Dow posts best day of 2022 after still-hot inflation reading

Investing

Stocks shot upwards Thursday in a surprising response to data revealing stubbornly high inflation, as investors interpreted the data as a “last gasp” for inflation in one of the most volatile trading days in recent history.

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Vital Knowledge analysts wrote in a Thursday note they’re “quite confident that the economy is evolving faster than the formal gov’t statistics are capturing, and this means the inflation/Fed fears are way overblown.”

The “market reversal won’t last long,” OANDA senior market analyst Edward Moya wrote in a Thursday note, calling Thursday’s meteoric rise “a head-scratcher” given the Fed remain on a path to raise rates past 5%.

The Labor Department released another key inflation metric Wednesday, the producer price index, which measures wholesale inflation. Producer prices rose 0.4% from August to September, surpassing a 0.2% jump estimated by economists. The stock market crashed after the release of the latest consumer price index reading, with the S&P, Dow and Nasdaq each falling by 3.9% or more, the largest single-day declines of 2022 for each index. Stocks typically fall as interest rates rise (or are expected to rise) because companies tend to become less willing to borrow money at higher rates and consumers tend to cut back spending.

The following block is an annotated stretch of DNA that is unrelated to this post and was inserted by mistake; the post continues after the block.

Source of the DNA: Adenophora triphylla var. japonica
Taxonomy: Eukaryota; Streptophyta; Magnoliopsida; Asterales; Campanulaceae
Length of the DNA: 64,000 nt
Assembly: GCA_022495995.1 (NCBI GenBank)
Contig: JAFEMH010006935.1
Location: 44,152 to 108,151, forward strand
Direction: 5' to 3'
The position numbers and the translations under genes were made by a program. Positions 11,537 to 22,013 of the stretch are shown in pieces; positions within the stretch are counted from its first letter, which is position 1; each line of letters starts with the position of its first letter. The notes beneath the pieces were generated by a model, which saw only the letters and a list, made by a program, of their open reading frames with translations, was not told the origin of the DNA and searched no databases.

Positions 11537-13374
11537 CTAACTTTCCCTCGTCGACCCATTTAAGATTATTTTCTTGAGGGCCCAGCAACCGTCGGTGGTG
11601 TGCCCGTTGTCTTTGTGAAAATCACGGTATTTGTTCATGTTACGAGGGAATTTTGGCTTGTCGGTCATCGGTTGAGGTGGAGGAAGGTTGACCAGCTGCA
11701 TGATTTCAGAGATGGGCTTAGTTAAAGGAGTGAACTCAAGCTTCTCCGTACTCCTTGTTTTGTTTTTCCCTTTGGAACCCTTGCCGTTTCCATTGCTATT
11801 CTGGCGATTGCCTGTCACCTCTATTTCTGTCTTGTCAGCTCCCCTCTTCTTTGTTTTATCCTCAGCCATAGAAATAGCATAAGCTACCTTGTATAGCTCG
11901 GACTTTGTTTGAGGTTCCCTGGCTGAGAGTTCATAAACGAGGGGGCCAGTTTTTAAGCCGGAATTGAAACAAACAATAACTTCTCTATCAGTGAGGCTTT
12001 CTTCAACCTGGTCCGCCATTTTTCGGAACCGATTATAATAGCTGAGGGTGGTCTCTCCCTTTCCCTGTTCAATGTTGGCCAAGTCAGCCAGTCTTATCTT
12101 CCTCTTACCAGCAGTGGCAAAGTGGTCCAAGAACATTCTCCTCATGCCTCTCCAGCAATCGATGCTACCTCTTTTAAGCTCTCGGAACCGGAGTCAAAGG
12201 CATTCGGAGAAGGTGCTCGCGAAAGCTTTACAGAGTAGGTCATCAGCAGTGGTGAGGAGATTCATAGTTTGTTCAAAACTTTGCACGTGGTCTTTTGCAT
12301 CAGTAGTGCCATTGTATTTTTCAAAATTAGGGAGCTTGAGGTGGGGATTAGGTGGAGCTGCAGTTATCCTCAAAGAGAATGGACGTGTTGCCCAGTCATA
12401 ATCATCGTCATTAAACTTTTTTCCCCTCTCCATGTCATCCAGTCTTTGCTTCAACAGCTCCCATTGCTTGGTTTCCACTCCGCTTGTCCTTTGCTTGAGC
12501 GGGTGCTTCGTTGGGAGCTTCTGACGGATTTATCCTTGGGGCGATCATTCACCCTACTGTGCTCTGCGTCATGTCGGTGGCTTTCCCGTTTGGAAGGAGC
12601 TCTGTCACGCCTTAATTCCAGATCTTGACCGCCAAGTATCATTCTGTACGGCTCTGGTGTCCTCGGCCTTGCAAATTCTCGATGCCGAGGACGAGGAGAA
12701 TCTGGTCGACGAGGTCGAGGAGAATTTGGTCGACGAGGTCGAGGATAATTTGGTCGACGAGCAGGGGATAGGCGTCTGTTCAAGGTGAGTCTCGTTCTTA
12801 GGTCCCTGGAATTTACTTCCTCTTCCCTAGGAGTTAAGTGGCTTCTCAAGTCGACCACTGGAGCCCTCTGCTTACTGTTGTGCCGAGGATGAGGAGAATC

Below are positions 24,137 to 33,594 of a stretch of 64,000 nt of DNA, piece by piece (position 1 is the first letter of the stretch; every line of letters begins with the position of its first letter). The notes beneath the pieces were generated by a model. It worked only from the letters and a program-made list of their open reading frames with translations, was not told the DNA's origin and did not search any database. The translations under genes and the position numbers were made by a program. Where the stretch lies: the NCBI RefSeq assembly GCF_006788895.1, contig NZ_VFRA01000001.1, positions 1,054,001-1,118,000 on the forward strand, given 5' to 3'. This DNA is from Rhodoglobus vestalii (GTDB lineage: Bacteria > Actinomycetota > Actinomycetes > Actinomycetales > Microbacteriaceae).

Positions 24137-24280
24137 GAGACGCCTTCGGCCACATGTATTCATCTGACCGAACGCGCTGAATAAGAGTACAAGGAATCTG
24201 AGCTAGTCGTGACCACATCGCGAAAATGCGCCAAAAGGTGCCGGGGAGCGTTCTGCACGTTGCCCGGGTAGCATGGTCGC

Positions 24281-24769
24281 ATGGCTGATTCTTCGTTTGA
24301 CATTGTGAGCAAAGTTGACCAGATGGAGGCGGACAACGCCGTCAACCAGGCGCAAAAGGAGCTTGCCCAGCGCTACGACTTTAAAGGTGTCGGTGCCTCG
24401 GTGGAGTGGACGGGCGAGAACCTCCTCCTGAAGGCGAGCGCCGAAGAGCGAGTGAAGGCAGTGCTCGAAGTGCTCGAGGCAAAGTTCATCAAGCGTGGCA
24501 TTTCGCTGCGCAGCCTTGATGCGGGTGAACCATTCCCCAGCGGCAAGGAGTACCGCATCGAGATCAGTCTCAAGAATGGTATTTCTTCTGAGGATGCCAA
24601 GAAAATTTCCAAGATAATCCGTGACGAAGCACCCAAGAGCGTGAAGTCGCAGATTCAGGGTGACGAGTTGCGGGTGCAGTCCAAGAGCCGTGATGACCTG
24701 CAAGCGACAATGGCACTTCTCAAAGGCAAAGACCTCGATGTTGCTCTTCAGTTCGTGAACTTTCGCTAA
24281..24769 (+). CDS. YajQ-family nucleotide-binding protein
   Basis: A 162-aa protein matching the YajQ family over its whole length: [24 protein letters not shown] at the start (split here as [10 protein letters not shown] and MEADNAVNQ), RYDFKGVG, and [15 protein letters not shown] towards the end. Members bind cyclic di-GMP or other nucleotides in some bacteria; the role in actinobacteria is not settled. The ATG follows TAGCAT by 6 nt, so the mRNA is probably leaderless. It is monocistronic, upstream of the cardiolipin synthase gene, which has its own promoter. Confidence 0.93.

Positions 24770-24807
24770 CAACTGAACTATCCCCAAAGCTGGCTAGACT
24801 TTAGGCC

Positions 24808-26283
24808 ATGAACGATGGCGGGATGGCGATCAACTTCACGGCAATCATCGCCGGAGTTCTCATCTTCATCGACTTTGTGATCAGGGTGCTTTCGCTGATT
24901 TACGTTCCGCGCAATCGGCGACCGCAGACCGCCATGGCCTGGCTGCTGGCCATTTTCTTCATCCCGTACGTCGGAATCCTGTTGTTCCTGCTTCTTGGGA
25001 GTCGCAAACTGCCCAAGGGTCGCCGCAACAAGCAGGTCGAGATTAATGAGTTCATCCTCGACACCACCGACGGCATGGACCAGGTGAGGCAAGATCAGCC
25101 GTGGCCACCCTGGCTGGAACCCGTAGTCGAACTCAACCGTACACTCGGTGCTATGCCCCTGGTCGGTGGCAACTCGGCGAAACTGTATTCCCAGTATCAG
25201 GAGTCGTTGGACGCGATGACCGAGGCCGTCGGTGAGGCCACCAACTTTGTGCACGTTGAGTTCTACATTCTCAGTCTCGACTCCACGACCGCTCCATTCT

Thursday breaks a six-day losing streak for all three major indexes, which marked the first time the S&P has suffered two six-day losing streaks in a calendar year since 2018.

Citigroup, JPMorgan Chase, Morgan Stanley and Wells Fargo all report earnings Friday morning. The major banks’ financial results are expected to be “fairly robust,” UBS analysts Solita Marcelli and Bradley Ball wrote in a Tuesday note, but noted the market will primarily focus on recession indicators like how many loans the institutions are giving out, how well capitalised the banks are and the quality of their credit.

Perhaps most important for the market generally is what the banks’ brass have to say about the economy broadly and recession expectations. JPMorgan Chase CEO Jamie Dimon said earlier this week the U.S. will probably enter a recession in the next six to nine months and warned the S&P could fall another 20%.

This article was first published on forbes.com

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